Heterovalent Dopant Incorporation for Bandgap and Type Engineering of Perovskite Crystals

Ahmed L. Abdelhady, Makhsud I. Saidaminov, Murali Banavoth, Valerio Adinolfi, Oleksandr Voznyy, Khabiboulakh Katsiev, Erkki Alarousu, Riccardo Comin, Ibrahim Dursun, Lutfan Sinatra, Edward H. Sargent, Omar F. Mohammed, Osman Bakr

Research output: Contribution to journalArticlepeer-review

327 Scopus citations


Controllable doping of semiconductors is a fundamental technological requirement for electronic and optoelectronic devices. As intrinsic semiconductors, hybrid perovskites have so far been a phenomenal success in photovoltaics. The inability to dope these materials heterovalently (or aliovalently) has greatly limited their wider utilizations in electronics. Here we show an efficient in situ chemical route that achieves the controlled incorporation of trivalent cations (Bi3+, Au3+, or In3+) by exploiting the retrograde solubility behavior of perovskites. We term the new method dopant incorporation in the retrograde regime. We achieve Bi3+ incorporation that leads to bandgap tuning (∼300 meV), 104 fold enhancement in electrical conductivity, and a change in the sign of majority charge carriers from positive to negative. This work demonstrates the successful incorporation of dopants into perovskite crystals while preserving the host lattice structure, opening new avenues to tailor the electronic and optoelectronic properties of this rapidly emerging class of solution-processed semiconductors. © 2016 American Chemical Society.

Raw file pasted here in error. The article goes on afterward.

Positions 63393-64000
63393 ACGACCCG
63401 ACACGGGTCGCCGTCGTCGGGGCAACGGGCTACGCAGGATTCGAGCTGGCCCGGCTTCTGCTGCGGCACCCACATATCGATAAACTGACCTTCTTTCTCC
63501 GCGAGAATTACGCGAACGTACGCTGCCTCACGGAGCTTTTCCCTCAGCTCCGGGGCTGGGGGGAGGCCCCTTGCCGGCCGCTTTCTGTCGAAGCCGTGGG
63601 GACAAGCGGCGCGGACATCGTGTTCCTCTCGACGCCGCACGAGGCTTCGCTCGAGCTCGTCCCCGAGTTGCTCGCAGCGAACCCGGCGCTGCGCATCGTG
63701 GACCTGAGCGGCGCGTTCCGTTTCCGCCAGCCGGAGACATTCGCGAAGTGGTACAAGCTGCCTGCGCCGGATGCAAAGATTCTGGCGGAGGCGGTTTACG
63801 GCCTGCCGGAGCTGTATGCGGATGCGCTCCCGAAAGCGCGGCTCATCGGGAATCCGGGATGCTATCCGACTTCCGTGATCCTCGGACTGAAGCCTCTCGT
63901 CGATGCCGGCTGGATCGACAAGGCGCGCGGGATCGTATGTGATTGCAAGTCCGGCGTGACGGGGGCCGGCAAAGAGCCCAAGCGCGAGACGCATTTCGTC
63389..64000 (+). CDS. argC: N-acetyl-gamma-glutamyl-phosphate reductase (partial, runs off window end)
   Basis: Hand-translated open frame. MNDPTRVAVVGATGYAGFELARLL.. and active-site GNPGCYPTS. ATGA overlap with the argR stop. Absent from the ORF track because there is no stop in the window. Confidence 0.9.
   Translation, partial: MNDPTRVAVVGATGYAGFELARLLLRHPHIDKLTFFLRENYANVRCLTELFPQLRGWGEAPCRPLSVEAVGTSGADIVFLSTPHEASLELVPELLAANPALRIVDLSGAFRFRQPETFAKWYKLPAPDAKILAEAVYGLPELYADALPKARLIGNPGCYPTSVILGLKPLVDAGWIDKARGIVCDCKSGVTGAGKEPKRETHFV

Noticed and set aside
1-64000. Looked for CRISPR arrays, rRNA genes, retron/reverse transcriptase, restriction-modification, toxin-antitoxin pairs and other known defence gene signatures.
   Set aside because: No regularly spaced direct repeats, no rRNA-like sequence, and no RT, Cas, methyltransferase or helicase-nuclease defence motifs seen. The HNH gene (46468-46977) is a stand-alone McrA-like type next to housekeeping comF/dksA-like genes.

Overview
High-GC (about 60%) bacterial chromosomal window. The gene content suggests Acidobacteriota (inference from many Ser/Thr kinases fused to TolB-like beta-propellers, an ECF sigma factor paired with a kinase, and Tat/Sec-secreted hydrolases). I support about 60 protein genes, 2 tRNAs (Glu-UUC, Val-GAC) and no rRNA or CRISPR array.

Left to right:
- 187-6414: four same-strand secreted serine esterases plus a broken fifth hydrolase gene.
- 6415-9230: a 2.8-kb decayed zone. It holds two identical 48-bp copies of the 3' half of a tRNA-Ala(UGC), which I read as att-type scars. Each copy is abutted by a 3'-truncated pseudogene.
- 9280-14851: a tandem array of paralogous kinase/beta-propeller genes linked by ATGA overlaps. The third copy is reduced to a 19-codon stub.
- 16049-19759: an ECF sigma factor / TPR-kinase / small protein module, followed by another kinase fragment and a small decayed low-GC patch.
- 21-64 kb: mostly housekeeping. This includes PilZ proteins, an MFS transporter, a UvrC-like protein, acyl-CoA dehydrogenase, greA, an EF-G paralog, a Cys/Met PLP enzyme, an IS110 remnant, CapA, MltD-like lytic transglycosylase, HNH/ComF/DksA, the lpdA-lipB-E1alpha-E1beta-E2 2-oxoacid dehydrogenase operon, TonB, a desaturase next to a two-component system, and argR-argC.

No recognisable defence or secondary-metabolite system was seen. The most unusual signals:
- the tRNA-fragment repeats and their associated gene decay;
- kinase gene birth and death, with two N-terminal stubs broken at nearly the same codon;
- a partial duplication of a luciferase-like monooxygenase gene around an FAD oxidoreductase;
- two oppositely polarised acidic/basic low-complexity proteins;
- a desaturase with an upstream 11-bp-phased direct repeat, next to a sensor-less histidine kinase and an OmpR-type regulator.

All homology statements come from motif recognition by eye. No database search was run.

Original languageEnglish (US)
Pages (from-to)295-301
Number of pages7
JournalThe Journal of Physical Chemistry Letters
Issue number2
StatePublished - Jan 7 2016

Bibliographical note

KAUST Repository Item: Exported on 2020-10-01
Acknowledged KAUST grant number(s): URF/1/1373-01-01, URF/1/1741-01-01, URF/1/2268-01-01
Acknowledgements: The authors acknowledge the support of Awards URF/1/2268-01-01, URF/1/1741-01-01, and URF/1/1373-01-01 made by King Abdullah University of Science and Technology (KAUST). We acknowledge the financial support from King Abdulaziz City for Science and Technology (KACST), Grant KACST TIC R2-FP-008. The authors thank Y. Losovyj for XPS date collection and partial analysis, and P. Dowben for the useful discussions. Access to XPS at the Nanoscience Characterization Facility of Indiana University's Nanoscience Center was provided by the NSF (Award DMR MRI-1126394).


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